Old LED fixtures were notorious for having very blue light, often 7,000 K or above, and that made them very unattractive on landscapes. Low quality LED lamps today can still have that problem, and many (perhaps even most) solar lights still are that unattractive harsh blue. But a quality outdoor lamp will usually be available in a range of warmer colour temperatures.
Unfortunately, just like with their dubious claims of higher and higher lumens, bulb brands can not always be trusted with their colour temperature claims. One brand’s 3,000 K can look different than another’s, and many brands apply the term “warm white” to just about everything under the sun (literally). An outdoor lighting professional can supply you with bulbs that truly match the colour you want. In fact they should be able to come look at your existing bulbs and supply you with matching replacements, or suggest changes for a more attractive effect. But if you’re getting bulbs from a big box store, you might want to buy just a couple to view at night before you commit to a bulk purchase.
Every property is unique, and outdoor lighting design should help draw the eye to what makes each landscape special. Focal point lighting is a great way to highlight distinctive items such as a statue, fountain, arbour, water feature, or even a unique tree or wall.
Often, focal point lighting is a great candidate for using a singular fixture or lighting effect not used elsewhere on the property. That helps accentuate the specialness of the focal point, by making the lighting effect as distinctive in context as the subject of the light.
There is no single type of “best” effect for focal point lighting. Really, it usually comes down to using an effect for the focal point that is simply different than most of the other lighting effects around it. A spot light isn’t inherently a focal point light, but a single spot light after five path lights will stand out.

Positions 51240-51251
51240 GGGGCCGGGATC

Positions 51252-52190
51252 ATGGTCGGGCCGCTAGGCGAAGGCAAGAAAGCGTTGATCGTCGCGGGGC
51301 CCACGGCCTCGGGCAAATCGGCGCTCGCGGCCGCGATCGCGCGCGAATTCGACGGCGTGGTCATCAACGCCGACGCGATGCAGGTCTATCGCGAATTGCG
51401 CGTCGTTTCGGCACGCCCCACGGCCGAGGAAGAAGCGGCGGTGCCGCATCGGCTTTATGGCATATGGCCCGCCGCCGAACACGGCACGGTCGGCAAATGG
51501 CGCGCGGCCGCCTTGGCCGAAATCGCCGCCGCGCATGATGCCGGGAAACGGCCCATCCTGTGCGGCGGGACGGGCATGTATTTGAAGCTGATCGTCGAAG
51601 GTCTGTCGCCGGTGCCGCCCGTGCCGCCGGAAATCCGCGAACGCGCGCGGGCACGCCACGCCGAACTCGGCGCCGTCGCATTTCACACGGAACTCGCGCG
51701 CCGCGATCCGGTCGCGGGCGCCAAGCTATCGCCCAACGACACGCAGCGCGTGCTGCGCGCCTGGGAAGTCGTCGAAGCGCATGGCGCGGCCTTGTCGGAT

Focal point lighting will often break a pattern, such as by introducing a new light shape, or intensity, or even direction. That doesn’t mean focal point lighting needs to be brighter. It’s difference that draws attention, not always brightness.
Of course, you need to establish a pattern before you can break it. Just like you don’t want to use too many fonts on a page, you generally don’t want to use too many different effects in a design. Not everything should be the same, but not everything should be different either.
A common technique for focal point lighting is to narrow the effect around the subject. Spot lighting a piece of art or a fountain, for instance, is a great way to separate it from its surroundings. This is especially effective with items against darker backgrounds, or where the colour and/or texture of the subject is very different from its backdrop. In this case, the surroundings become a sort of frame or stage for the subject.